The Hebrew word translated as “worshiped” in the above verse comes from a root that means “to bow down” or “to prostrate oneself.” The word itself almost always appears in a verb form that intensifies the meaning or that gives the idea of repetition. One almost can imagine a person bowing up and down, up and down, in reverence and awe and gratitude. Indeed, considering the context, that is not hard to see.
Read the story of that first Passover night, in Exodus 12:1–36. How is the gospel, which should be at the center of all our worship, revealed in these verses? Unless covered by the blood, the children of Israel would face the loss of their firstborn. For them, the firstborn (usually meaning the oldest son) had special privileges and responsibilities, only to later be replaced by the Levites (Num. 3:12). Israel itself was deemed the Lord’s “firstborn” (Exod. 4:22), indicative of its special relationship to the Creator. In the New Testament, Jesus has been called the “firstborn” (Rom. 8:29; Col. 1:15, 18).
Though the firstborn were spared here, in reality Christ “the firstborn” was to die, a death symbolized by the blood placed over the doors of the houses. This act stands as a powerful representation of the substitutionary death of Jesus. He died so that the “firstborn,” in a sense all God’s saved people (see Heb. 12:23), would be spared the death they deserve.
3. No Other Gods Imagine the scene: Mount Sinai is enveloped in a thick cloud, quaking with thunder, lightning flashing, trumpets blasting. The people tremble. Smoke fills the air because the God of Israel has descended in fire upon the holy mount (Exod. 19:16–19).There, amid the cloud and the smoke, He reveals Himself in awful grandeur. Then the voice of their Deliverer proclaims the first four commandments, all of which are directly linked to worship.
Focus on Exodus 20:1–6. What important points about worship can we take from those verses? The Ten Commandments begin with God’s reminder to the children of Israel of their deliverance. Only the Lord, the true God, the only God, could have done that for them. All other gods, such as the gods of Egypt, were false gods, human creations unable to save or deliver anyone. These “gods” also demonstrated selfish, demanding, and often immoral, character traits that reflected their human origin.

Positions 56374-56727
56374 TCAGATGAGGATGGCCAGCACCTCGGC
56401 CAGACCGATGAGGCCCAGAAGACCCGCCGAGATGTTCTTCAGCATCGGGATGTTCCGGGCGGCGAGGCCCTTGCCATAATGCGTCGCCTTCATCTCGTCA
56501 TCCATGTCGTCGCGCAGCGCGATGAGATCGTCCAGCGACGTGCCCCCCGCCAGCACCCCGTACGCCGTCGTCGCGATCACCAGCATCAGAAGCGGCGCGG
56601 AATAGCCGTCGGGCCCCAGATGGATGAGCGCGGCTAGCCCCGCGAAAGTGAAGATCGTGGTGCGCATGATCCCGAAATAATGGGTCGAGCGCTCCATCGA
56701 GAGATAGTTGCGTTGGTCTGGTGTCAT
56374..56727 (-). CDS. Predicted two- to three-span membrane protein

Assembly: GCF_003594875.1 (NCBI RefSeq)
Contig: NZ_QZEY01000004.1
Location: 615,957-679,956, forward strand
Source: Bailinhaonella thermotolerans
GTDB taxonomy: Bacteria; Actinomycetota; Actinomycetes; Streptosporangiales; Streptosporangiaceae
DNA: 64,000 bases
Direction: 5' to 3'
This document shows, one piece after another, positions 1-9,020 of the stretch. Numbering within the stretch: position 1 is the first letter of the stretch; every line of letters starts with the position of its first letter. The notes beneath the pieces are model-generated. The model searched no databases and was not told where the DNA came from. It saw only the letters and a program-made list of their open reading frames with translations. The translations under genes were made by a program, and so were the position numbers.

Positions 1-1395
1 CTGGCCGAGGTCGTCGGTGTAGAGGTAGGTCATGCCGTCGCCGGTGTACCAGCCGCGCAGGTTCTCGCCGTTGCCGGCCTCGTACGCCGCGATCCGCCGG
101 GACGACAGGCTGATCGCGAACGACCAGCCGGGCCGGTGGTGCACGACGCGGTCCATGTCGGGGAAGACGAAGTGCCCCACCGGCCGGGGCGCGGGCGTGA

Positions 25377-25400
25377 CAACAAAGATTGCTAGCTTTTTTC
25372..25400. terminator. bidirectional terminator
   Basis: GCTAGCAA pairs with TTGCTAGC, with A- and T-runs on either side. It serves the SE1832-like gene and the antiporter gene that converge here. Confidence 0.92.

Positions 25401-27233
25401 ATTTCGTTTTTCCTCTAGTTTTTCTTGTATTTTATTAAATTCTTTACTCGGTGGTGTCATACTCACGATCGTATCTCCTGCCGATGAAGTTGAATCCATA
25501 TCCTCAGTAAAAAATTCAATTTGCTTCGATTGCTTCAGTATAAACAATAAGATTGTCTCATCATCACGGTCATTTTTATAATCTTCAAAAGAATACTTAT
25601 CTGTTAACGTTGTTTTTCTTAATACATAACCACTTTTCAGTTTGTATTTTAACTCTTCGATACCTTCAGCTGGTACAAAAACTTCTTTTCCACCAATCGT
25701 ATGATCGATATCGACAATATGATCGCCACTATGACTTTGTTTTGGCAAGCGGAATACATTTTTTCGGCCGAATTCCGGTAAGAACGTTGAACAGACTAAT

What a contrast to the Lord, the loving and self-sacrificing Creator and Redeemer. Thus, after centuries of being immersed in the crude polytheism of a pagan culture, the children of Israel needed to know their Lord and God as the only God, especially now as they were entering into the covenant relationship with Him.
How does that background help us to better understand what the Lord said to them in Exodus 20:4, 5? Also, how can we take the principle seen there and apply it to ourselves today?
4. “These Be Your Gods . . .” Lee Éxodo 32:1 al 6 y responde las siguientes preguntas: 1. What event, what catalyst, first opened the way to this powerful expression of false worship? What lessons should we as Seventh-day Adventists take from it? 2. What was this false God made of, and what does that say about how fruitless this kind of worship is? 3. How did their worship of this statue contrast to their worship of the Lord?
They “rose up to play”; they “have corrupted themselves”; they “have turned aside quickly” (Exod. 32:6–8). Hardly seems to reflect the awe and reverence that marks true worship, does it? The mixed multitude (Egyptians who had chosen to accompany Israel in the Exodus or were married to Hebrews) no doubt influenced the people and demanded of Aaron the form and style of worship familiar to them.
When Joshua heard the noise from below, he came to Moses suggesting that there was war in the camp. But Moses, having lived in the royal court of Egypt, knew all too well what those noises were. He probably recognized the sounds of licentious revelry—the dancing, the loud music, the singing, shouting, and general confusion that marked their idolatrous worship (Exod. 32:17–22).